The Mexican port is struggling with the growth of the automotive industry

With the port of Lázaro Cárdenas flooded with car imports, Toyota is looking for alternative entry points for its new Prius model. This is an ominous sign for the auto parts movement as Mexico’s auto industry is through the roof and demand for vehicles is strong in both Mexico and the US.

Toyota plans to bring around 3,500 units of its new Prius model to Mexico before the end of the year and has set a target of delivering around 500 per month. However, Lázaro Cárdenas is being inundated with auto imports from other Asian countries to the point of saturation, the automaker’s local logistics experts noted.

The Association of Mexican Automobile Dealers (AMDA) has warned that the country’s ports are congested with car imports, particularly the Pacific gateways.

Lázaro Cárdenas was the hardest hit port in the Pacific. According to GoComet, there are two days of traffic delays in the port. AMDA has signaled that the issues cannot be resolved immediately, so operational measures have been implemented to mitigate the impact.

Last year vehicle traffic in the port increased by 33.8%. Of the 280,314 cars imported into Mexico by sea in the first four months of this year, 169,953 entered the country through Pacific gateways, with 142,203 coming through Lázaro Cárdenas.

Up until about five years ago, most vehicle imports to Mexico crossed the land border with the USA or the Gulf of Mexico, but this figure is now shifting to the Pacific coast. Last year, about 70% of imported vehicles came from Asia, 18.8% of which came from China.

To avoid congestion in Lázaro Cárdenas, Toyota looked for alternative routes in Acapulco and Mazatlán, but the prospects are not promising. Both ports require investments in infrastructure to be able to handle the increasing traffic, the logistics managers concluded.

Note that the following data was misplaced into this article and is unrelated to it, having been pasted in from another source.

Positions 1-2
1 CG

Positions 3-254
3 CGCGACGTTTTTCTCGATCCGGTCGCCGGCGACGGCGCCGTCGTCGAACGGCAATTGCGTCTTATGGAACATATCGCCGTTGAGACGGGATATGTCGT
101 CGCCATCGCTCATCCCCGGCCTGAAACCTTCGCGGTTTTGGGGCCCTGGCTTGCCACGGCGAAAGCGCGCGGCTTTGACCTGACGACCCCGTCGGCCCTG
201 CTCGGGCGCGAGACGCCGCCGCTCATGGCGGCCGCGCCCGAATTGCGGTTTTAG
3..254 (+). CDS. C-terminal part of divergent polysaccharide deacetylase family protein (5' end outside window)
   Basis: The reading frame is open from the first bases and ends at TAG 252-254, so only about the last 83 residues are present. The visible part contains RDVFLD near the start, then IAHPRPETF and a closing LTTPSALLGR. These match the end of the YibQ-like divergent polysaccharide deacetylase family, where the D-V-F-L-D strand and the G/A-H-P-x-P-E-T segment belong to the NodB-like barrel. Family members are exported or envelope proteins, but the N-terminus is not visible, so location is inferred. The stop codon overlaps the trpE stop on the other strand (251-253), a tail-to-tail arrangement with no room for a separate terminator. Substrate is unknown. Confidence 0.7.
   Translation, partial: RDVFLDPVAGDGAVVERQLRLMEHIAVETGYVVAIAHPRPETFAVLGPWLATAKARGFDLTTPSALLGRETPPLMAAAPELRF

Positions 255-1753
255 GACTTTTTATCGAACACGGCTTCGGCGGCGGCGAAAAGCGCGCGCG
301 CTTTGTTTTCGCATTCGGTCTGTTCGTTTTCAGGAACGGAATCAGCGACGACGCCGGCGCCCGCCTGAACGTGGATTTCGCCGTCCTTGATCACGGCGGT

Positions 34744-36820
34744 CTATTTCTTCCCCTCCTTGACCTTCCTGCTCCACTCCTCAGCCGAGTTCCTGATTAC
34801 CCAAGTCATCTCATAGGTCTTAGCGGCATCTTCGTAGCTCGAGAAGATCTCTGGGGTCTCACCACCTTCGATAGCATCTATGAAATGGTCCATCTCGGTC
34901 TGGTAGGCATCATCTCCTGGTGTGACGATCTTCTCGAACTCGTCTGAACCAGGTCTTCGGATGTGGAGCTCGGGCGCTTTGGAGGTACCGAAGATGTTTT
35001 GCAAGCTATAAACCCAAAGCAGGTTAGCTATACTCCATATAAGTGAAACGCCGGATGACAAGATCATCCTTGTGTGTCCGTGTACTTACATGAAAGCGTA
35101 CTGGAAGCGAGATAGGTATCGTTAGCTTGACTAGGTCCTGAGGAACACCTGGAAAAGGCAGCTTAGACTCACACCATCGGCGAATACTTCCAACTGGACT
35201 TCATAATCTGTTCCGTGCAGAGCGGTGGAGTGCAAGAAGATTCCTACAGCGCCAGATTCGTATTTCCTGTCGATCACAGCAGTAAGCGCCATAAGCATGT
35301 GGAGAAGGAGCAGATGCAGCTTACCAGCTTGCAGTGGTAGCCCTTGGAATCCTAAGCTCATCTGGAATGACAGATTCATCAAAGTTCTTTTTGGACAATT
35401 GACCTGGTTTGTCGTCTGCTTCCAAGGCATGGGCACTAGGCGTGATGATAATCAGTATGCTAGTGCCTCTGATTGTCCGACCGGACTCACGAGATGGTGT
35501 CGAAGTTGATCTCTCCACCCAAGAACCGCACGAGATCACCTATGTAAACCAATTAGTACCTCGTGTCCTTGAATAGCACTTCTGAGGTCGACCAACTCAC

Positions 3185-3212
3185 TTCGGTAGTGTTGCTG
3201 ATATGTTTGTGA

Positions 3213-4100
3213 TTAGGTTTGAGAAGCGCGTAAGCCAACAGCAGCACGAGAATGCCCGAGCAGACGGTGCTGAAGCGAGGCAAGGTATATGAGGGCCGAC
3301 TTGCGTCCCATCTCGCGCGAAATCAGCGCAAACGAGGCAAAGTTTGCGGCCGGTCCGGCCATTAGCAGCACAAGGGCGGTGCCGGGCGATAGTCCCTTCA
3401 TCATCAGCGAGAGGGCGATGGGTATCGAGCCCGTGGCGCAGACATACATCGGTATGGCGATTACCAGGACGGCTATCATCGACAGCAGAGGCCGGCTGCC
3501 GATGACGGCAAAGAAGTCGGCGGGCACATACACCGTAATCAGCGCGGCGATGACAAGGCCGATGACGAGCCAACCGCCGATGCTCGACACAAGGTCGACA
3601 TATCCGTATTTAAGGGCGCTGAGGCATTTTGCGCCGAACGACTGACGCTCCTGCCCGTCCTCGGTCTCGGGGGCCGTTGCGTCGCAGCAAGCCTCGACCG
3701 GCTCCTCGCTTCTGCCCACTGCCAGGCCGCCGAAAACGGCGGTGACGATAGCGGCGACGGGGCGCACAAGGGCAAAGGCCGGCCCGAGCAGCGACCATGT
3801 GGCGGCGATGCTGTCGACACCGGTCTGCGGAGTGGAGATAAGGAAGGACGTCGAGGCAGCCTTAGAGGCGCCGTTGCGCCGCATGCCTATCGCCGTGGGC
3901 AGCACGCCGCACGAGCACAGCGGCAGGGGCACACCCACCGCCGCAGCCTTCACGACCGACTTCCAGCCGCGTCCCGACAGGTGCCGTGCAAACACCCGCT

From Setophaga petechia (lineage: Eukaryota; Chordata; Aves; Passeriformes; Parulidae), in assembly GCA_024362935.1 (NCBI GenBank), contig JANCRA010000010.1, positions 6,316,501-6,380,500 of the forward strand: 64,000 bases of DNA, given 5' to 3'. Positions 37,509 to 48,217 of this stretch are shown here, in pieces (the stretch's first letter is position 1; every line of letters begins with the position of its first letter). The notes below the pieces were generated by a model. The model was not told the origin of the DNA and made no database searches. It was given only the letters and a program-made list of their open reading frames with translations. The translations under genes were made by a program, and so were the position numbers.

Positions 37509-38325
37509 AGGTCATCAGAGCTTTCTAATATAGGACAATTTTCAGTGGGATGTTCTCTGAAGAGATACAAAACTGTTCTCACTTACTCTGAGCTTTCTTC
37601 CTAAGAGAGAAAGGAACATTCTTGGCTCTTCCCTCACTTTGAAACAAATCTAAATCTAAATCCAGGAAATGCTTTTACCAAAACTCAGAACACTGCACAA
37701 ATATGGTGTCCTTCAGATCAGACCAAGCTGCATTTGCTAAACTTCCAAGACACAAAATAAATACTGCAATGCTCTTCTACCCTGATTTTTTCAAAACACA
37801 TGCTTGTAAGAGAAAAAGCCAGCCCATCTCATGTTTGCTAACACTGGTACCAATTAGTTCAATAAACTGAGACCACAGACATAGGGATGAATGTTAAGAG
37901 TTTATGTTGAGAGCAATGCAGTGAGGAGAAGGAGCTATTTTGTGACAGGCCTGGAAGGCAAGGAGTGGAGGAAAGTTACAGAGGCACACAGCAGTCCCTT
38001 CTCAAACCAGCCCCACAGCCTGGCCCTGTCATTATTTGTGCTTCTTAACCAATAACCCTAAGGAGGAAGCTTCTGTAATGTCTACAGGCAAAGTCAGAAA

Vehicle throughput in Mazatlán increased from 2,384 cars in 2021 to 27,181 last year.

The port’s congestion raises concerns about Mexico’s ability to handle rising flows of auto parts and other traffic, as companies view the country as a prime candidate for nearshoring. Auto parts production in the country has risen to record levels, well above pre-pandemic volumes. March broke through $10 billion a month and the National Auto Parts Industry (INA) expects production to hit $112.7 billion this year.

There’s more to come. Investments in the auto parts industry in Mexico totaled $398 million in the first quarter, according to INA Director General Alberto Bustamante. Two-thirds of this money came from the US, followed by Germany with 27.2%

The lion’s share of the parts flows moves across the US border. The USA accounts for 88% of exports, followed by Canada with 3.7%. On the import side, the USA leads the way with 54.6%, followed by China (13.6%), Japan (6.4%), Germany (5.8%) and South Korea (5.4%).

The demand for new vehicles is strong. Auto sales in Mexico rose 21.37% in the first five months of this year. North of the border, General Motors and Ford recently signaled stronger-than-expected demand in their home market, and US vehicle production has risen back close to pre-pandemic levels.

BNSF sees a promising opportunity. The Class I railway company recently set up a dedicated operations design team focused solely on improving “automobile speed and customer experience.” The company says it managed to increase speeds by 14% in the current quarter while handling a record volume of car traffic.

The delays at Lázaro Cárdenas are also causing headaches for shippers of other goods. The newly merged Canadian Pacific Kansas City railroad has marketed its network reach to Asian shippers, highlighting the Port of Mexico as a gateway to the USMCA market. With congestion in Lázaro Cárdenas and normal operations at US West Coast gateways, these customers may find the new alternative less promising.

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